The EU-Russia Nexus
Both Radev and Dodon support the scrapping of sanctions against Russia and both urge for greater dialogue with Russia, praising Trump’s rapprochement rhetoric. However, both president-elects also state that they are mainly pro-Moldova / pro-Bulgaria.
Since 2009, Moldova has been ruled by pro-Western and pro-EU governments claiming to combat widespread corruption and has gradually moved towards the EU. This process culminated with the signing of an Association Agreement in 2014, which engendered a strong reaction from Russia, in the form of an embargo on food products, a heavy blow to country dependent on agriculture.
However, the pro-Western policy and the promise of future EU membership have not managed to liberate the country from corruption and economic hardship and support for such a foreign policy has slumped. According to the Barometer of Public Opinion cited above, support for joining the EU has slumped from 62.9 percent in 2009 to 41.3 percent in April 2016. In contrast, support for joining the Eurasian Customs Union, a move proposed by Dodon, is 52.7 percent. In a pre-election interview Dodon stated that Putin is his role model, echoing views of the Moldovan public, in which 62.1 percent consider Putin trustworthy (compared with 29.7 percent for Merkel or 25.3 percent for Obama, for example).
In Bulgaria, the situation is quite different. Radev’s opponents were no less pro-Russian, with Borisov rejecting a proposal for a joint “common NATO fleet” in the Black Sea prepared against Russia in June 2016, for example. Backing Radev, the BSP has appealed to pro-Russian sentiments in the society for years, but its rhetoric has rarely been matched with action. Moreover, Eurobarometer reveals that 51 percent view the EU positively and only 39 percent distrust the EU (with an EU average of 55 percent).
Bulgaria is already a member of the most important western structures, the EU and NATO, and any other situation is ‘not an alternative’, according to Radev, who studied at the Air War College in Alabama. Furthermore, Bulgaria’s government has been working on reducing its gas reliance on Russia by creating a plan for cross-border pipeline routes (Interconnector Greece-Bulgaria; ICGB), which should reduce this reliance from about 90 percent to 50 percent by 2020.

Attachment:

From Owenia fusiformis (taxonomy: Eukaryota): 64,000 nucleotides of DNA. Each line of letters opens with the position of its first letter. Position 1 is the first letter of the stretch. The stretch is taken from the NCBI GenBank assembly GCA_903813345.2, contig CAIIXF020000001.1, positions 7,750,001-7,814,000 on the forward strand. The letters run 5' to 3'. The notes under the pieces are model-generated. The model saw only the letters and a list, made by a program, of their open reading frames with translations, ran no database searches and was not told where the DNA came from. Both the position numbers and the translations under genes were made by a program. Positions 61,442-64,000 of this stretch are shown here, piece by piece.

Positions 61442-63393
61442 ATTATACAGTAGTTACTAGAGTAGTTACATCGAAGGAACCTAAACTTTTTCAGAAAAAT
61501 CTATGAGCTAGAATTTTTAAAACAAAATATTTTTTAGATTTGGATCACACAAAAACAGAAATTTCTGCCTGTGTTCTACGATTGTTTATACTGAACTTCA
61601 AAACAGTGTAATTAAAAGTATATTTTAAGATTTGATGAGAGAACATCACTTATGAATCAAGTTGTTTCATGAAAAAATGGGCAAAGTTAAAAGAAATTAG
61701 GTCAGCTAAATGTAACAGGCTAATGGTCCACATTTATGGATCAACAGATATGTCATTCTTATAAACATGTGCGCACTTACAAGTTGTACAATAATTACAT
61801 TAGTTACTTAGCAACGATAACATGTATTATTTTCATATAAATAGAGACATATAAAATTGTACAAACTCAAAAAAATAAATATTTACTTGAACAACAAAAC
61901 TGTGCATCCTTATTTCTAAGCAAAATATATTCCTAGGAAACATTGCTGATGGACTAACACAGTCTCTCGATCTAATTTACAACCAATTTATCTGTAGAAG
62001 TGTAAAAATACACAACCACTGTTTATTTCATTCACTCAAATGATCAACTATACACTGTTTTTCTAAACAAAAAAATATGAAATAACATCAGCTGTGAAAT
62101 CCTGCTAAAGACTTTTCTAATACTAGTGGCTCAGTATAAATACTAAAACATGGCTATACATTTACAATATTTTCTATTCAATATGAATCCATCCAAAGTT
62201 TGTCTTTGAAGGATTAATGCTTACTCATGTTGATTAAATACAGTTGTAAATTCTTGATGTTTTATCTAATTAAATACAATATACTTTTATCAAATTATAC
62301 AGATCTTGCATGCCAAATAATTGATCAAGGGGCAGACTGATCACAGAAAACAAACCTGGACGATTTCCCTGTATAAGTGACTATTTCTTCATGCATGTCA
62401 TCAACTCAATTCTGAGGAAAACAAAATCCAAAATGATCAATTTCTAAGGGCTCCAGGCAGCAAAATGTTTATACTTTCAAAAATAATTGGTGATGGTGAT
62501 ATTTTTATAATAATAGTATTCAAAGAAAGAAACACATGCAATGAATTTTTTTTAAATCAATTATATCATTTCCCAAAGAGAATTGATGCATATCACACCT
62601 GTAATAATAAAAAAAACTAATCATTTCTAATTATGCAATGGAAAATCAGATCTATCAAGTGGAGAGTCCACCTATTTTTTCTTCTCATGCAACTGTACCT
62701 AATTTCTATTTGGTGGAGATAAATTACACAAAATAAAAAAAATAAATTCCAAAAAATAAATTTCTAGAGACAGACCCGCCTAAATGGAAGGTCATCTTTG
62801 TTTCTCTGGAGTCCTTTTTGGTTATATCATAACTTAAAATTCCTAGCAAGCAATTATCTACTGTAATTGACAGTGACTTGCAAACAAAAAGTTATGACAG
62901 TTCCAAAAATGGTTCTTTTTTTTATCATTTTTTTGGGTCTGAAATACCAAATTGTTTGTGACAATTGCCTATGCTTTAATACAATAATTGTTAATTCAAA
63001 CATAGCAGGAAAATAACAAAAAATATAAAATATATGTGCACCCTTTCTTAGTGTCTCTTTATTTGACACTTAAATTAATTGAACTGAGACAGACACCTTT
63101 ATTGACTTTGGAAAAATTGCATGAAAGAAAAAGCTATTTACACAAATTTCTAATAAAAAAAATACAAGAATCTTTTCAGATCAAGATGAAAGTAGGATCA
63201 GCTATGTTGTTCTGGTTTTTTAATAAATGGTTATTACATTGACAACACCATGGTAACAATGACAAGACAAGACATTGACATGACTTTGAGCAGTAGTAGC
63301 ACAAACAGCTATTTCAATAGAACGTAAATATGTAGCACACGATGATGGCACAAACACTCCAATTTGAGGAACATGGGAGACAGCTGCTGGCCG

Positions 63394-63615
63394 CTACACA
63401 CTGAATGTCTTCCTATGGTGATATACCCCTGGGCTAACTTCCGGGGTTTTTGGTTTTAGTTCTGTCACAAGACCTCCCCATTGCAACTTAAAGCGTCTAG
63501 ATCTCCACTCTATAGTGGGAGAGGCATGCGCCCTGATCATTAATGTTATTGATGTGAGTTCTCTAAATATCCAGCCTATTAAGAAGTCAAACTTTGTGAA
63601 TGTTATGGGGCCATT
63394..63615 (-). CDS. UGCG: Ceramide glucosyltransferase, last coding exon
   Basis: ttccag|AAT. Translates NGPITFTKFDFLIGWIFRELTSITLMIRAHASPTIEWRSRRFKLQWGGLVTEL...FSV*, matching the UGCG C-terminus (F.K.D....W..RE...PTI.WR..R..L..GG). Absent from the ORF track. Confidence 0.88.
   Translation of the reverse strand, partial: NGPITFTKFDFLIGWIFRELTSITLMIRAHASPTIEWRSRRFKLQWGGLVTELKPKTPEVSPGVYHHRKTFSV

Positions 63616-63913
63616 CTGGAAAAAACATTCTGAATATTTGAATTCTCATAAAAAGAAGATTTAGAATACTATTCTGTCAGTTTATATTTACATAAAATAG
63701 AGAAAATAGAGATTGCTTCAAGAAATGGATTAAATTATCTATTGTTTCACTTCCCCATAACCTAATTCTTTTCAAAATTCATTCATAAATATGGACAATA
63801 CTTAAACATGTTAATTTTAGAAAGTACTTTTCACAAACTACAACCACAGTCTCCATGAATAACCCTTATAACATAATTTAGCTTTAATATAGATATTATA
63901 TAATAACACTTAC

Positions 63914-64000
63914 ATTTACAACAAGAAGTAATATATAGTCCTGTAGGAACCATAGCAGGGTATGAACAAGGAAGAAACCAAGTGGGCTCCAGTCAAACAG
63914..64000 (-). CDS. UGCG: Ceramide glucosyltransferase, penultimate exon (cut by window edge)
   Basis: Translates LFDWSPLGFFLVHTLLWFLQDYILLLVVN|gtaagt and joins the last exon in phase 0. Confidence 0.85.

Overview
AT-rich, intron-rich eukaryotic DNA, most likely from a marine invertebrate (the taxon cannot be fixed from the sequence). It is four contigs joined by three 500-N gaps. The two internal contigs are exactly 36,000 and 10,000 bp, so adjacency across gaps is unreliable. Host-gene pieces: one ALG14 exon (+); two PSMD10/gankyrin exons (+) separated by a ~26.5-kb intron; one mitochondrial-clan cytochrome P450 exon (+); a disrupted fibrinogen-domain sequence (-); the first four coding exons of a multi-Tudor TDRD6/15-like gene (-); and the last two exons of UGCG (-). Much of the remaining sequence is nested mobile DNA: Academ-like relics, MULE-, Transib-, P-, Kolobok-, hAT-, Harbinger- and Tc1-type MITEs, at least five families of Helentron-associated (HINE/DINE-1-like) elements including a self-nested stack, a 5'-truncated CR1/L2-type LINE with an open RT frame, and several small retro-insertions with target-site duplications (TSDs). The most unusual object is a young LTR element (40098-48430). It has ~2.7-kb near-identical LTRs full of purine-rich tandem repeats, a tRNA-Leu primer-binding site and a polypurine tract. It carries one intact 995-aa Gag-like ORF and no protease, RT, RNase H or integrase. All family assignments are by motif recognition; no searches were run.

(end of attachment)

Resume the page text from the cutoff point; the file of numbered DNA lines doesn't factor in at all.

What happens next?
Given the largely ceremonial presidential powers, the early parliamentary elections, expected in spring 2017, will be most decisive for the development of the two countries and the potential power of the president-elects.
The presidential election has thrown Bulgaria into a political crisis, with the ruling party GERB discredited. Radev refused of the incumbent president’s offer on forming an interim government, thus delaying PM Borisov’s resignation, a promise he made during the election campaign in case of Radev’s victory.
Dodon’s rhetoric has been stronger. Considering his symbolic presidential powers, he has commented, “we can hold a referendum to dissolve parliament or increase presidential powers”. Moreover, should PSRM win a majority in the early parliamentary elections, Dodon would be able to exercise a lot more influence and his rhetoric would become more of a reality. Nevertheless, ECFR analyst Andrew Wilson argues that under Dodon, “Moldova will not rush towards Russia (…) and may return more towards the balancing policy of the Communist leader Vladimir Voronin.”
In light of political scandals, security concerns and economic problems, the victory of Dodon and Radev is less of a “pro-Russian” and “pro-Putin” victory and more of a victory of disenchantment and distrust in the ruling political elite. Only in the spring of 2017 may we see a clearer future of foreign policy of both countries, but until then the strategy of both president-elects can be labeled as balancing rather than allying with Russia and the geopolitical implications of the elections should not be overstated.
About the author:
Klara Ovcackova is a Research Assistant at the Institute of International Relations.